Margaret Mata filed the lawsuit against the Kansas City-St. Joseph Diocese and Bishop Robert Finn, alleging they retaliated against her for her advocacy within the diocese on behalf of the Rev. Shawn Ratigan’s alleged victims and for promoting changes in policies to prevent future abuse.
Claiming retaliation, wrongful dismissal and invasion of privacy, Mata is asking for unspecified monetary damages.
“If I’d done nothing, if I’d never offered to help, if I didn’t care, I would still be at my job,” Mata told The Kansas City Star in an interview.
The Catholic diocese issued a statement in response to the lawsuit.
“Margaret Mata was an independent contractor writing grants for the Diocese of Kansas City-St. Joseph from November 2010 until June 2011,” the statement said. “The diocese categorically denies it ever prevented Mata from performing any work that was within the scope of her agreement as a contract worker.”
The Missouri woman was hired last November and said the job was going great until Ratigan was arrested in May on child pornography charges. Because of her background in sex offender management and advocacy for sexual abuse victims, she offered to help the diocese handle the case, according to the lawsuit.
Mata told The Star she had founded the Safe Now Project, a national child safety and protection organization, and supervised sex offenders on probation in Hunt and Brazos counties in Texas. She also had handled sex offender management problems in cities across the country and worked as a polygraph examiner specializing in sex offenders, she said.
“The diocese really could have taken a great leadership role here,” Mata said in the interview. “But instead, they’ve created an atmosphere that discourages people from challenging their policies and practices.”
According to the lawsuit, Mata initially commended the diocese’s response to Ratigan’s arrest based on a statement it had issued. But after learning more details about the case, Mata told the diocesan spokeswoman that some of the diocese’s claims contradicted what she was hearing.
The next day, Mata suggested that diocesan officials make resources available to help families affected by the Ratigan case. After that, Mata told The Star, “things changed almost overnight.”
On May 23, Mata approached Finn and offered to help address concerns after he held a meeting with staff to discuss the Ratigan case, the lawsuit says.
A few days later, the lawsuit alleges, Mata’s supervisors confiscated her business cards and relieved her of her title, saying they had erred in giving them to her because she was an independent contractor.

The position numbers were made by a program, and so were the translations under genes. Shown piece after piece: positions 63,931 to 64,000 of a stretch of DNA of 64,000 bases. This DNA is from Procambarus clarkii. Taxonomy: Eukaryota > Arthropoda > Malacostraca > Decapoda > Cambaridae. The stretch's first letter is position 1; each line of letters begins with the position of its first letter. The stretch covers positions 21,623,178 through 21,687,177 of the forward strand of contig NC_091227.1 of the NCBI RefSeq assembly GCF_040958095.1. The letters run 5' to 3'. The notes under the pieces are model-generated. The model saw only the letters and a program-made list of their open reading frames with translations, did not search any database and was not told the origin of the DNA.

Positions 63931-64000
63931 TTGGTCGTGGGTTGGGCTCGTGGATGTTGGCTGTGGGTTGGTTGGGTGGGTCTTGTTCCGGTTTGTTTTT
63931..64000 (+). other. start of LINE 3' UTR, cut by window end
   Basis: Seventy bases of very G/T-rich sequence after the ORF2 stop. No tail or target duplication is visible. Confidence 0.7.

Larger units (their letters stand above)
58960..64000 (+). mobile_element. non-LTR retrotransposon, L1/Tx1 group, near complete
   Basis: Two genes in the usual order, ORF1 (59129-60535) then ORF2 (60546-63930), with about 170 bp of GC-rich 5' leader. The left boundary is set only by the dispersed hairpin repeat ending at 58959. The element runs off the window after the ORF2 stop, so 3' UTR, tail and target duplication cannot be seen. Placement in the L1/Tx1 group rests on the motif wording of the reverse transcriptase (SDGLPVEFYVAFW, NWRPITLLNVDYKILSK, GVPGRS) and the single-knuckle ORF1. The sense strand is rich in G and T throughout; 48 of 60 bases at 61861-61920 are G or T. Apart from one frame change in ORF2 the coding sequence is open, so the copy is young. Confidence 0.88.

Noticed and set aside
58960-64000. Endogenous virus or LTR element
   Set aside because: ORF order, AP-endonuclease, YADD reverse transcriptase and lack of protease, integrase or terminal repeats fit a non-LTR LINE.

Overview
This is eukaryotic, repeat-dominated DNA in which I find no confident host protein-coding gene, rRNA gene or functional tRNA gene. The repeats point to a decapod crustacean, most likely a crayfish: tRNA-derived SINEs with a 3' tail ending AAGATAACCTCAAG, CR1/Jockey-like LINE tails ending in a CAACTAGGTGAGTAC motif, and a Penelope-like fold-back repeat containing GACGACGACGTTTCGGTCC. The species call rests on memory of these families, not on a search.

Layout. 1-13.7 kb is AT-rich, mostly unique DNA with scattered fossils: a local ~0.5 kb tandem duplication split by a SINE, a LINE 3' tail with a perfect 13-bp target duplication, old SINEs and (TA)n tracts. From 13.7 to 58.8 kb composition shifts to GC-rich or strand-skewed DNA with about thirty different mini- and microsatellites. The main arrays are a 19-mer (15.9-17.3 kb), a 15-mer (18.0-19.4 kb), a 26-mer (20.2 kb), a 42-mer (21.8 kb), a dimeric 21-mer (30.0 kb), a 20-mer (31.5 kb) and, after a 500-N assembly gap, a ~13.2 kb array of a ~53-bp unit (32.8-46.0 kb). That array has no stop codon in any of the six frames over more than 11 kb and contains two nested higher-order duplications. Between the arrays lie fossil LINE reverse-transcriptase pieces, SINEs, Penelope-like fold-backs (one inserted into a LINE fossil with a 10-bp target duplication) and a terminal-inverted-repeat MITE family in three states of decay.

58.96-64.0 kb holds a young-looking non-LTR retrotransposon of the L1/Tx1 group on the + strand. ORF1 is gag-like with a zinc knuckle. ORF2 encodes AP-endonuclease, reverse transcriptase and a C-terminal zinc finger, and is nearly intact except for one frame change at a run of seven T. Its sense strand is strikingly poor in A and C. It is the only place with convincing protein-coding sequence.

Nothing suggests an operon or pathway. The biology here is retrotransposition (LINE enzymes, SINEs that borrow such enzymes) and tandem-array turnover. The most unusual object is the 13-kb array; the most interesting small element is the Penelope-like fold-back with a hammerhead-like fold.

In early June, the lawsuit claims, the diocese reviewed Mata’s email and discovered she had served as an advocate for a relative who had been victimized. According to the lawsuit, diocesan officials then began searching for details about the case and asking whether Mata or any relatives had been abused by a priest.
When Mata’s contract was up for renewal in late June, the lawsuit alleges, the diocese proposed a new grant-writing contract. But in July, she learned that the new contract included a confidentiality clause that only one other employee had been asked to sign. Mata said the agreement would have severely affected her job performance.
Mata wrote her supervisors, saying she “faced negative consequences due to her offer of assistance in the Ratigan scandal and her role as a crime victim’s advocate,” according to the lawsuit.
On Aug. 18, Mata offered to provide information to the law firm of former U.S. Attorney Todd Graves, which had been commissioned by the diocese to investigate how it had handled the Ratigan case. Mata emailed a draft of policy recommendations to the investigators. Within eight hours, the lawsuit says, Mata’s remote access to email was terminated. She was told it was because of virus update software.
The following week, Mata’s supervisor called to arrange to pick up her computer for additional virus protection, the lawsuit says. Mata said she was leaving town to attend her grandfather’s funeral, so her supervisor met her at the airport at 5:55 a.m. the next day to retrieve the computer.
When Mata returned, her email had been disabled and she could not access the information necessary to do her job, the lawsuit alleges.
By September, the lawsuit says, “it became apparent that her email accounts were being monitored while she was being denied access.”
The diocese on Friday did not address each specific allegation in Mata’s lawsuit but in its statement said that as Mata’s contract expired on June 30, “the diocese proposed a letter of renewal which included language to protect and respect the confidentiality of donor information.”
“Mata replied to the diocese in writing on July 21, that she did not intend to renew her relationship as an independent contractor researching and writing grants,” the diocese said.
“As an independent contractor, Mata was expected to comply with diocesan rules that govern use of diocesan property, computer networks, and communications by Internet and electronic means. As with any other independent contractor or diocesan employee, Mata had no reasonable expectation of privacy in her communications using those diocesan resources.”
Mata told The Star that the experience was “a nightmare.”
“Every time I attempted to help, I suffered a consequence,” she said.
However, she added, “There are remarkable, devoted people at the diocese who are doing an amazing job despite the obstacles and challenges of the abuse scandals. And I still hold out hope that the leaders will take the opportunity to implement some positive changes.”